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I Shall Call Him… Mini-Me.

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you know you want to do the voice... go ahead.I was talking with my father the other day – a mutual acquaintance had called us both, an agent in a different city who in the course of conversation was bragging about his success, that he had just brought on his second Buyer’s agent.

My father was adamant: he would never want to list his house with someone who separates Buyers and Sellers to different people.  Last time Dad sold a house, he listed with a guy who just lists and lists and lists and passes off all buyers to his team.  Pop’s impression was that his agent listed his house and was never seen from again.  I have a feeling there were major lack of communication issues there, but regardless, that’s how he sees it.

I was trying to explain the division of labor and the reasons behind having a team set up that way, but he wouldn’t hear of it.  No way, he says.  I want to list my house with the people who work with Buyers.  Those are the people who know house values and are more likely to know a large group of Buyers who might want my home.

We didn’t get to finish that conversation, but it was something that got me thinking.  Should we be specialists?  Or more well-rounded?  In a successful growing business, you eventually run into human limits and have to hire help in order to satisfy growing demand.  So does Team Housechick have a listing specialist and buyer specialists?  Or do I create a couple of mini-me’s who can handle either side with ease?  And more importantly, what’s best for the consumer?

(and then – can I hire a dude under team housechick?  what if they turn out to be ill-tempered?  have i limited myself to only half of the agent population?)

Kelley Koehler, aka the Housechick, is usually found focused on her Tucson, Arizona, real estate business. You may also find her on Twitter, where she doubles as a super hero, at Social Media Training Camp, where she trains and coaches people on how to integrate social media into successful business practices, or at KelleyKoehler.com, a collection of all things housechick-ish. Despite her engineering background, Kelley enjoys translating complex technical concepts into understandable and clear ideas that are practical and useful to the striving real estate agent.

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5 Comments

5 Comments

  1. Athol Kay

    November 5, 2007 at 3:13 pm

    I think it sounds like the listing agent did just disappear into the sunset as soon as the listing was signed. Bad communication there.

    Your Dad is wrong on the needing to know the buyers front. Agents and buyers are just getting their info from the MLS, the odds of “hey I know a guy” are pretty slim these days. And then, even if you “know a guy” you should still put the house on the MLS anyway and see what other buyers get interested.

    At some point you’ll need to group it up to develop business beyond what you can do yourself. It’s the way I think all RE business will head. Be a team leader, join a team, or start missing out.

    >>can I hire a dude under team housechick?

    /raises eyebrows…

  2. Daniel Rothamel

    November 6, 2007 at 4:49 pm

    I agree with Athol on this one. If the agent your Dad worked with had tons of buyer clients, would his experience have been any different? Probably not. As an agent, I have worked with other agents who specialize, and those that do both almost equally and very well. Does it make a difference? Not in my experience. Good agents are good agents, regardless of the nature of their clients.

  3. Toby Boyce

    November 7, 2007 at 2:16 am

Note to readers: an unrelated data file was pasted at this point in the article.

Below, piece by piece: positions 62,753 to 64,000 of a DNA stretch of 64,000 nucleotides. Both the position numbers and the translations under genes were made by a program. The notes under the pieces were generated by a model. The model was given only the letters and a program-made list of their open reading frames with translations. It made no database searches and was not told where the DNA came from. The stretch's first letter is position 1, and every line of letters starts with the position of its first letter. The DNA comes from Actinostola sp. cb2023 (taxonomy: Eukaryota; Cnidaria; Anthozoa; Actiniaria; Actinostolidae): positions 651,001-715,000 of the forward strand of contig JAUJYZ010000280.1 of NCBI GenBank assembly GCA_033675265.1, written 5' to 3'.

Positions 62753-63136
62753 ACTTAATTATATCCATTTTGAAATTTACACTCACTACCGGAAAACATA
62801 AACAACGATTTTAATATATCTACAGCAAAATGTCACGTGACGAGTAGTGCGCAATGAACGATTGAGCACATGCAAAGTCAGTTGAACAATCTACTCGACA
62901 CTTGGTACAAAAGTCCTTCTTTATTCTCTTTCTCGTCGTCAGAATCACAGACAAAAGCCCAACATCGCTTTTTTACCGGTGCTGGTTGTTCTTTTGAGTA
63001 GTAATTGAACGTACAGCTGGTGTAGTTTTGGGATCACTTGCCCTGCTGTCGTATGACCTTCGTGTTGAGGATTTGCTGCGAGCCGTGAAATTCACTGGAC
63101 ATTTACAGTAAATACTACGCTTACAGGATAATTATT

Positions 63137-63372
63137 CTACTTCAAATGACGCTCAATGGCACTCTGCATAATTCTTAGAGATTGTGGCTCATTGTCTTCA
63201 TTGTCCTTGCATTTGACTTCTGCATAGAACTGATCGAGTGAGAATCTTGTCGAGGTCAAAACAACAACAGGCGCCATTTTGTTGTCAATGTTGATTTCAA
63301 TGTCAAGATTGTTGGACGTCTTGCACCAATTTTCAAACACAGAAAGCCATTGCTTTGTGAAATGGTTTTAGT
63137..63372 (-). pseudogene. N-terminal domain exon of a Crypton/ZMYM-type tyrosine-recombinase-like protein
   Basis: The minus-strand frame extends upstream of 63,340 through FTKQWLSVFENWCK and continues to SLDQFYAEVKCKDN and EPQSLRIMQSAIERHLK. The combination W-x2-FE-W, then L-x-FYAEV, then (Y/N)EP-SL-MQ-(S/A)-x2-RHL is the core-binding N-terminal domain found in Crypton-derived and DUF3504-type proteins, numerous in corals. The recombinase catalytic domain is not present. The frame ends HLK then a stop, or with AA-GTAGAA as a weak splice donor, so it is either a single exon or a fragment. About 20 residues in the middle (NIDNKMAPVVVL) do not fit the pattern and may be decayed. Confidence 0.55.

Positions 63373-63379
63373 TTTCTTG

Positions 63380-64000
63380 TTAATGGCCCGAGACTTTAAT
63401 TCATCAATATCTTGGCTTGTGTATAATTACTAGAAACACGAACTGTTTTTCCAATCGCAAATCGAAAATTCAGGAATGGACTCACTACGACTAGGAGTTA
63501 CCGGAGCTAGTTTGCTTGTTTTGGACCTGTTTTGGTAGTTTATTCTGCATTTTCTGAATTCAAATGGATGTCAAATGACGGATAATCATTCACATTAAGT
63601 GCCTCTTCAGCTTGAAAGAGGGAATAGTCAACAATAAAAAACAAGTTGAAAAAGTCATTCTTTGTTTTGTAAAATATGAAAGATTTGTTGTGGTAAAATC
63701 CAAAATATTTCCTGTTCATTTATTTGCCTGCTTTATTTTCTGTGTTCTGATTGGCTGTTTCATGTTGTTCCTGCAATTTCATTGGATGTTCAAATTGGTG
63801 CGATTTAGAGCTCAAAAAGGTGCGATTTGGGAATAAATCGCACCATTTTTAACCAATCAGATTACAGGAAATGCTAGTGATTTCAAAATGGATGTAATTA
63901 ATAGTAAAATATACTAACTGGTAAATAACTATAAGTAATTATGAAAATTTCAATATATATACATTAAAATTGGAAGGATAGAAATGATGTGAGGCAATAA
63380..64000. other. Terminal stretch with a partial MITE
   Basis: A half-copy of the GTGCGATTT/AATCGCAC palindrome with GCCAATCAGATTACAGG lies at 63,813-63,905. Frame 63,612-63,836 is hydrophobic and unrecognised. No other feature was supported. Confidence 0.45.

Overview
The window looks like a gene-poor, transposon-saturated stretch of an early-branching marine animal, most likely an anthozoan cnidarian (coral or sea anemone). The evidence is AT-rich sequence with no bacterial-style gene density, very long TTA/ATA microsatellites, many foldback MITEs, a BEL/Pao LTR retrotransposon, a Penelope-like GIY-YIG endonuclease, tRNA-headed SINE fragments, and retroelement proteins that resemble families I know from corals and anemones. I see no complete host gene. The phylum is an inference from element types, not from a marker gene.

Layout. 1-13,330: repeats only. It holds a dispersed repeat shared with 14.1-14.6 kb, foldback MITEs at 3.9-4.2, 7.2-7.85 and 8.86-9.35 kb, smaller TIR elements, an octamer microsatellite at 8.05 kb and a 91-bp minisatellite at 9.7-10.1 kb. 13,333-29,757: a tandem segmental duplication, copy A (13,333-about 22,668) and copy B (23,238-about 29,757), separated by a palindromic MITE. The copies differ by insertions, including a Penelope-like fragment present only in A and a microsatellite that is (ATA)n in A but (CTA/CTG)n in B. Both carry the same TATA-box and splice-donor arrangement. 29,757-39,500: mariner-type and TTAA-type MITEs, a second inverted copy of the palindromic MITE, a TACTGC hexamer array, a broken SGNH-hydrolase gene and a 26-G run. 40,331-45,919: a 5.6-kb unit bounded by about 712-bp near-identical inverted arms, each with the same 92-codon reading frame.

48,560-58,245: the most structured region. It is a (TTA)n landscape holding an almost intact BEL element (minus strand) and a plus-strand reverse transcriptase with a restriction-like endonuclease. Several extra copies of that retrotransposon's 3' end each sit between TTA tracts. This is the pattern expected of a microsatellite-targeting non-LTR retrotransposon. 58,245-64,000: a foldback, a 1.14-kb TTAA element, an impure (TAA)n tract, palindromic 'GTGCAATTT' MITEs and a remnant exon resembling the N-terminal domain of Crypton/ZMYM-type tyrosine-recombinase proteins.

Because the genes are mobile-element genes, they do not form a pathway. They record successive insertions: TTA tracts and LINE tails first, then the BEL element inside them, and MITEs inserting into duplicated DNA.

This is a great topic, and as a single agent — I believe that there is a difference between the two. Of course, the key being that GOOD agents are good agents regardless of what they are doing.
    However, I’ve seen too many “listers” that don’t have the communication skills or management system in place to balance the volume of listings.
    Of course, the same can be said (and is true) of single agents.

  4. Benn Rosales

    November 8, 2007 at 7:40 am

    I do not agree with a team approach. I think it has its place, but personally, I think there are better ways to get from a-b. Your dad likes the old way of doing business- he isn’t into being a product, he wants to be respected with a handshake and a cup of coffee, a gentlemans agreement, and results by reputation. That’s back when an agent earned his 3-6, it wasn’t maximized into fastfood real estate.

  5. Ken Jansen

    July 28, 2009 at 5:23 pm

    I think it would be funny to be the guy on the housechick team. You could were a kilt to the office. Ok, maybe not. I have seen both sides of the team argument played out well and poorly. There are some teams in Kansas City that are great and I would and have referred friends and family to them. There are other teams where they operate just like your dad envisioned and I can’t stand to work with them. The same is true of individual agents. It really depends on the professsionalism, systems, and abilities of those involved.

    Thanks!

    Ken

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Business Marketing

Tired of “link in bio”? Here is a solution for Instagram linking

(MARKETING) The days of only one link in your Instagram bio are over. Alls.Link not only lets you link more, it gives you options for marketing and analytics too.

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Woman checking Instagram on phone

If you’re like me, you’ve probably swapped out the link in your Instagram bio 100 times. Do I share my website? A link to a product? A recent publication? Well, now you don’t have to choose!

Alls.Link is a subscription-based program that allows you to, among other things, have multiple links in your bio. I’m obsessed with the Instagram add-ons that are helping business owners to expand the platform to further engage their audiences – and this is NEEDED one.

With the basic membership ($8/month), you get up to 10 customizable Biolink Pages with shortened links (and you’ll be able to choose your own backend). You also get access to Google Analytics and Facebook Pixel for your pages. With the basic membership, you will have Alls.Link advertising on your Biolink Page. Plus, you’ll be allotted a total of 10 projects, and Biolink Pages with 20 customizable domains.

With the premium membership ($15/month), you get link scheduling for product drops and article releases, SEO and UTM parameters, and you’ll have the ability to link more socials on the Biolink Page. With this membership, you’re allotted 20 projects and Biolink Pages with 60 customizable domains.

If you’re unsure about whether or not Alls.Link is worth it (or which membership is best for you), there is a free trial option in which you’ll be granted all the premium membership capabilities.